High Liner sees lower sales volumes but higher revenue in 2021

Published on
February 23, 2022
High Liner Foods CEO Rod Hepponstall

High Liner Food's saw a slight decrease in sales volume in 2021, but a significant increase in sales value for Q4 and for the year, and the company managed to hit its target of generating year-over-year earnings before interest, taxes, depreciation, and amortization (EBITDA) improvement, according to its latest financial results.

The company achieved revenues of USD 227.8 million (EUR 201.3 million) in Q4 2021 compared to USD 198.4 million (EUR 175.3 million) in the same period of 2020, and USD 48.6 million (EUR 42.9 million) in gross profit compared to USD 43.5 million (EUR 38.4 million). At the same time, the company’s sales volume decreased from 59.6 million pounds in Q4 2020 to 58.7 million pounds in Q4 2021.

For the year, the company saw sales value increase by USD 47.9 million (EUR 42.3 million), or 5.8 percent, to USD 875.4 million (EUR 773.7 million) compared to USD 827.5 million (EUR 731.3 million) in 2020. Sales volume for the year, in contrast, decreased by 7.2 million pounds, or 3 percent, to 233.7 million pounds.  

High Liner’s adjusted EBITDA for Q4 2021 decreased by USD 600,000 (EUR 530,000) to USD 20.6 million (EUR 18.2 million). However, for the full year the company’s adjusted EBITDA increased by USD 2.4 million (EUR 2.1 million) or 2.7 percent from USD 88 million (EUR 77.7 million) in 2020 to USD 90.4 million (EUR 79.8 million) in 2021.

“We are pleased, despite the multi-headwind environment, that we grew sales, increased our profitability and, for the third successive year, delivered on our goal of generating year-over-year EBITDA improvement," High Liner President and CEO Rod Hepponstall said. "This is the result of executing against our branded, value-added strategy, strong execution across our organization, and excellent work by our supply-chain team to maximize our product availability by mitigating the impact of major global issues."

The increased adjusted EBITDA marks the third-straight year of improvement for High Liner, and a significant gain from the company’s results in 2018, when it posted an adjusted EBITDA of USD 12 million (EUR 10.6 million). Hepponstall was hired in April 2018 and soon after taking the helm, he instituted a realignment plan to correct sales and EBITDA declines. The company’s 2021 net income indicates the changes wrought by Hepponstall, with the company posting a net income for the full-year 2021 of USD 42.2 million (EUR 37.3 million), up from USD 28.8 million (EUR 25.4 million) in 2020. It also represents a significant increase from 2019, when the company posted a net income of USD 10.2 million (EUR 10.2 million). In the full-year 2018, the company’s adjusted EBITDA  was USD 62.4 million (EUR 55.1 million), with USD 1.04 billion (EUR 919 million) in revenue.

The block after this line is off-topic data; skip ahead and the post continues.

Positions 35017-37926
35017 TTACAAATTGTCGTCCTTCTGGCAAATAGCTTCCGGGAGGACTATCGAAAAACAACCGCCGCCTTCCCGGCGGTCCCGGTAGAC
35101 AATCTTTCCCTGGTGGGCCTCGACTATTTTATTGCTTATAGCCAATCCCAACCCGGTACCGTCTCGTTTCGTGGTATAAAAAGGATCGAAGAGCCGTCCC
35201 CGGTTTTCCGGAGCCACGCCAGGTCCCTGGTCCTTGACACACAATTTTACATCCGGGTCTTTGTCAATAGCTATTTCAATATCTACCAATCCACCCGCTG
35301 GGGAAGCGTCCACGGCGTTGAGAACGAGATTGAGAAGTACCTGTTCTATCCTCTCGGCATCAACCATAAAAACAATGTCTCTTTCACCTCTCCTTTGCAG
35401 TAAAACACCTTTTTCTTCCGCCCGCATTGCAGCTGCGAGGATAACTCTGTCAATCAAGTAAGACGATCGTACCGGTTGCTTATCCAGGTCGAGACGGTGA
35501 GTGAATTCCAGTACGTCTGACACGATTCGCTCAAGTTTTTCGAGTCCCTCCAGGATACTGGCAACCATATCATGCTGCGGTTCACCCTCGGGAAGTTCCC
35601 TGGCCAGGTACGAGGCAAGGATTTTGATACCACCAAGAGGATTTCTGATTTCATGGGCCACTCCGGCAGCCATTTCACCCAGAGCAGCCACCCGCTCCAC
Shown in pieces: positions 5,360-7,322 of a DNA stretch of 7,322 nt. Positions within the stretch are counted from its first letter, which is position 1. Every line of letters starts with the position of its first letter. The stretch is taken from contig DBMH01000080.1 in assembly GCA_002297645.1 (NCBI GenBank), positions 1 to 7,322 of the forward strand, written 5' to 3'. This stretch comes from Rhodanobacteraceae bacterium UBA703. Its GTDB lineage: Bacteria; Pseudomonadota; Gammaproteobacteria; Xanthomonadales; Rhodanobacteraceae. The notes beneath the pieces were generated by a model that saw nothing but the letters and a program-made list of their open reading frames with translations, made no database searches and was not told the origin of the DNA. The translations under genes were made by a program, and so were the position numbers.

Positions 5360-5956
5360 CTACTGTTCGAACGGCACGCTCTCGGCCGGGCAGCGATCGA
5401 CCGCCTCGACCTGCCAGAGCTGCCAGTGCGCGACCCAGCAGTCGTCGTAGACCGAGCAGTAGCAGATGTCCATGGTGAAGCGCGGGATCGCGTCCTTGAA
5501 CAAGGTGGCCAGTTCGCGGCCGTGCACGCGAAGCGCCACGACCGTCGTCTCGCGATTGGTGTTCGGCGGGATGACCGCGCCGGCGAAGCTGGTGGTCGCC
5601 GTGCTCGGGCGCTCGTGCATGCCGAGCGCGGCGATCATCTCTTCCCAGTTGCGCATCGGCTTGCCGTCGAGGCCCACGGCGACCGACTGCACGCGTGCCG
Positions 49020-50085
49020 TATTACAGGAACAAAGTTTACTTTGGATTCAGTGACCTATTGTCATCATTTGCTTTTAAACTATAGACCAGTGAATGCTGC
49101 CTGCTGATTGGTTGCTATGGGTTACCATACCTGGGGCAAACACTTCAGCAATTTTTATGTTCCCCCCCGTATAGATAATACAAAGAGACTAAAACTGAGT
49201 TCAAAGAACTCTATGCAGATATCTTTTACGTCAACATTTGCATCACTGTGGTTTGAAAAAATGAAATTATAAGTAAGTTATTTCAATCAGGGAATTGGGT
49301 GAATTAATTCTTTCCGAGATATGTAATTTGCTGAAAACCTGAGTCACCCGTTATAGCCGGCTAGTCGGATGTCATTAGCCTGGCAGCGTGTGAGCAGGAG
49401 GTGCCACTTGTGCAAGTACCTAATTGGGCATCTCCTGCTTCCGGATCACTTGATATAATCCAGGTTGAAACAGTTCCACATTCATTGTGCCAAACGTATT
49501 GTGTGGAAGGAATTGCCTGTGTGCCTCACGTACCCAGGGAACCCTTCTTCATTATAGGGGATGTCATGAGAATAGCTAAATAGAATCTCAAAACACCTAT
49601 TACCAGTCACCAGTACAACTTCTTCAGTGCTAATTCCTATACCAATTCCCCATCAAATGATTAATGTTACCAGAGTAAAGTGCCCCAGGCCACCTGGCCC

Hepponstall said the company’s success amid the COVID-19 pandemic is a testament to its resilience. However, in Q4 2021, the company said supply chain issues impacted its sales volumes by four million pounds as it experienced “shipping delays and raw material supply issues due to global labor shortages, limited shipping container availability, and port congestion and shutdowns.”

"We continue to benefit from our early action on supply chain diversification. However, given the extent of the global supply chain challenges, we were unable to fully satisfy demand for our products in the fourth quarter, impacting overall volumes,” Hepponstall said. “We will continue to pursue all potential avenues to satisfy the strong demand and build inventory in the face of supply challenges that we anticipate will prevail for the first half of 2022."

The company said its foodservice business continues to rebound from lows caused by the COVID-19 pandemic, but that supply-chain challenges are hampering its growth. On a 23 February investor call, Hepponstall saidthe company had not experienced a single quarter of full foodservice demand since the beginning of the pandemic. 

High Liner CFO Paul Jewer said the company is still feeling supply constraints in the first quarter of 2022. 

“We think we’ll still face some challenges in the first part of 2022, as a result of primarily processing capacity that we see around the world," Jewer said. “We expect that that should start to look better as we move into the back half of 2022.”

Jewer said inflation has also led to increased costs for High Liner, but that those have been offset with pricing adjustments. 

“The reality is no one wants to pay more, but we’ve gotten very good at identifying that it is a necessary cost increase," he said. 

Hepponstall said the company expects to continue its positive trajectory in 2022. 

"We have demonstrated our resilience and our ability to execute as we have delivered ongoing adjusted EBITDA growth and strengthened our customer relationships during the COVID-19 pandemic," Hepponstall said. "We are confident that we will continue to accelerate sales growth and generate year-over-year adjusted EBITDA growth in fiscal 2022 as we execute on our strategy to be the leader in branded, value-added seafood in North America." 

Photo courtesy of High Liner Foods

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